Tuesday, February 21, 2017

Mariana Trench Photo Exhibit

In 2016, the Okeanos Explorer went all over the Marianas, both inside and outside the monument.
I've got some funding to put together an educational Mariana Trench photo exhibit and I could use some help picking what photos to use, and what information to provide.  I picked about 50 photos from the recent NOAA Okeanos Explorer mission and uploaded them to Facebook.  I'm asking people to provide input, and I've already gotten a lot.  I could use yours, too!

I'm planning on culling this down to about 20-30 photos, and then putting together the information that will accompany each photo.  I'm also looking for places and events to display the exhibit, particularly on Saipan, Tinian, and Rota.  Got any good ideas?  Leave them on the Facebook page or in the comments of this blog.

Wednesday, February 15, 2017

A Prayer for Rob Stewart

Rob in Saipan
I'm one of the many people whose life was enriched by knowing Rob Stewart.  I met Rob about six years ago on Saipan.  He worked on sharks, I worked on sharks.  We were destined to be friends.

Most of us will never have the impact that Rob's life had.  In the five years that I worked in shark conservation, I heard over and over from people in more than a dozen countries how it was Rob that had first told them about the plight of the world's sharks.  I heard Richard Branson say this with my own ears.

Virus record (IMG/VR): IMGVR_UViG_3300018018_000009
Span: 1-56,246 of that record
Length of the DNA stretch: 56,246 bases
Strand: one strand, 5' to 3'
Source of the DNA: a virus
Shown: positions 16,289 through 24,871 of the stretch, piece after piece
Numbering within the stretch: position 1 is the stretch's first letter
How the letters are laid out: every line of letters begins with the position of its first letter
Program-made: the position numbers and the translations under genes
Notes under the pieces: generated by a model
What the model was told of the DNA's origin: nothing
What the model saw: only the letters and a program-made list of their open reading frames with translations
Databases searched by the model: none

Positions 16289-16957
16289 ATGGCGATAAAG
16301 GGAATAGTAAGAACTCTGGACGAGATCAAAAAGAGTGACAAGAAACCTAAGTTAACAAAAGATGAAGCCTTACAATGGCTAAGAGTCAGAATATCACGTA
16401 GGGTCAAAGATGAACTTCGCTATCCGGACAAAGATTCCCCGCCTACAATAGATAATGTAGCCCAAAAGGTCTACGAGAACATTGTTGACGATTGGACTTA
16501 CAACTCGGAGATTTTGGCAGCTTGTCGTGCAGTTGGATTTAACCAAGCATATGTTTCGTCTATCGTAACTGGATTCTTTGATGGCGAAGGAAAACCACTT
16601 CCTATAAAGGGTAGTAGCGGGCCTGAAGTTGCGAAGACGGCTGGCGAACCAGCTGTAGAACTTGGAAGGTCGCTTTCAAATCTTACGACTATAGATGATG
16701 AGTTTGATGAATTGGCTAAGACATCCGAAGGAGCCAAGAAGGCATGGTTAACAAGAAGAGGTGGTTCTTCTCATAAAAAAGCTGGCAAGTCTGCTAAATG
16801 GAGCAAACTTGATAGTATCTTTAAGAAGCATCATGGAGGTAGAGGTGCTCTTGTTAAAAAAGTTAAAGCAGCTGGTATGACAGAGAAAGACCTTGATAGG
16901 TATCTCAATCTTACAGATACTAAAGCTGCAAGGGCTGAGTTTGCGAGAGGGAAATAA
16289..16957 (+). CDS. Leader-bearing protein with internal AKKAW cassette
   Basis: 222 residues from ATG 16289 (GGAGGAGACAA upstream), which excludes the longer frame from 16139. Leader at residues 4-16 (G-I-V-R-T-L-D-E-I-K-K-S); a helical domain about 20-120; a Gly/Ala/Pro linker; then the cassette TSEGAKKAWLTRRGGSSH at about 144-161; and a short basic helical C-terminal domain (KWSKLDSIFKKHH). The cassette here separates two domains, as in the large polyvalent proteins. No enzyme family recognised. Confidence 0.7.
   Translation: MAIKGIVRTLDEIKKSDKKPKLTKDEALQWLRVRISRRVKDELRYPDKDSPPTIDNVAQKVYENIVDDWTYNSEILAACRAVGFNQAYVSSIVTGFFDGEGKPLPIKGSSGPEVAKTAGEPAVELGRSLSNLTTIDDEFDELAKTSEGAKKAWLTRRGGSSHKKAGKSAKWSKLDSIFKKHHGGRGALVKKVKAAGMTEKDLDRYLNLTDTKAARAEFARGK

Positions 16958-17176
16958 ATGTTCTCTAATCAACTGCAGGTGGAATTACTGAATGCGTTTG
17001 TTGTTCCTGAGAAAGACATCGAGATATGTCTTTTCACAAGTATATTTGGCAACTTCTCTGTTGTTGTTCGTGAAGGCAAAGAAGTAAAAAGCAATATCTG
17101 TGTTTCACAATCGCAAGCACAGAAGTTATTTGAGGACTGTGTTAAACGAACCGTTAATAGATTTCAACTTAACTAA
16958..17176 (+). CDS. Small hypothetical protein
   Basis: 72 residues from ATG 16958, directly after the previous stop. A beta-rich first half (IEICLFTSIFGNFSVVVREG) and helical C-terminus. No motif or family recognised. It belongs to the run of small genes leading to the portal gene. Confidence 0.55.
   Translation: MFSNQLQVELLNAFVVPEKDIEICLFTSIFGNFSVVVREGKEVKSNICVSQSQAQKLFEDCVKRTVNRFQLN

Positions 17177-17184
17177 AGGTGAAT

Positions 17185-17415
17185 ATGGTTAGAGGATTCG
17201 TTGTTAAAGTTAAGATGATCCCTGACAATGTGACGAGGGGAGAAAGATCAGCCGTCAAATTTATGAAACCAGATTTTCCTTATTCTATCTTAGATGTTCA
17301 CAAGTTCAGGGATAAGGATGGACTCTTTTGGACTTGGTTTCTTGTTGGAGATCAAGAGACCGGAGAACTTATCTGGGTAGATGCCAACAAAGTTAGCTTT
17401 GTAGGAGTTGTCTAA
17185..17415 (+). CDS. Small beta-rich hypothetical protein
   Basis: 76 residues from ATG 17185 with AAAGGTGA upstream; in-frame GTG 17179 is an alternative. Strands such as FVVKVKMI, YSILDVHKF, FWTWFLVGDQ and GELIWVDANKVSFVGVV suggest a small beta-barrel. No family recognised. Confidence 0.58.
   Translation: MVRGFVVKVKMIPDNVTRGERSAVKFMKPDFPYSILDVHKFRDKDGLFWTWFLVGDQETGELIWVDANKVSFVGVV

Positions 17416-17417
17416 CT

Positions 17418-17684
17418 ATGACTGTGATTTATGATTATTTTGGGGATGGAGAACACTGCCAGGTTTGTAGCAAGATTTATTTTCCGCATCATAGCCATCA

Rob helped kick off the modern shark conservation movement with his film Sharkwater.  He helped a sixth grade class on Saipan protect sharks, and then he helped a group of kids on Guam do the same on their island.  His vision to protect sharks spread across the world, but first it spread across Micronesia, where today all sharks are protected in an area as large as the United States.  But his work was not yet finished when he passed away.

Losing Rob is devastating, and it will take scores of us to carry on with the burden he took on at such a young age.  But we will carry it, and we will remember Rob.  And in carrying on with his life's mission, we will become better, and stronger, and we will think of him when we eventually succeed.

Rob was already a celebrity by the time I met him, but other than the giggling high school teachers -- yes, teachers, not students -- you wouldn't have known it.  He was just a dorky kid who really loved sharks and the ocean, and wanted to share that love with the rest of the world.

Rob inspired people all across the globe, and we share in the sorrow that his family and friends face today.  I hope that they find solace in knowing that although Rob is gone, he will not be forgotten, and his life's work will carry on.

A few years ago, Rob agreed to be an ambassador for Shark Stanley, my little project to help protect sharks through shark sanctuaries and other means.  I asked Rob what advice he would give to aspiring filmmakers and conservationists, and this is what he said: "Take the first step, don't be afraid.  Lean in.  By working for good, for life, or for conservation, your task will call out the best in you.  There has never been a better time to be a filmmaker or conservationist and the world has never needed you more."

This is even more true today.

Rob in Guam
Rob's funeral is this Saturday in Toronto at the Bloor Street United Church at 1 PM.  There will be a celebration of his life following the funeral.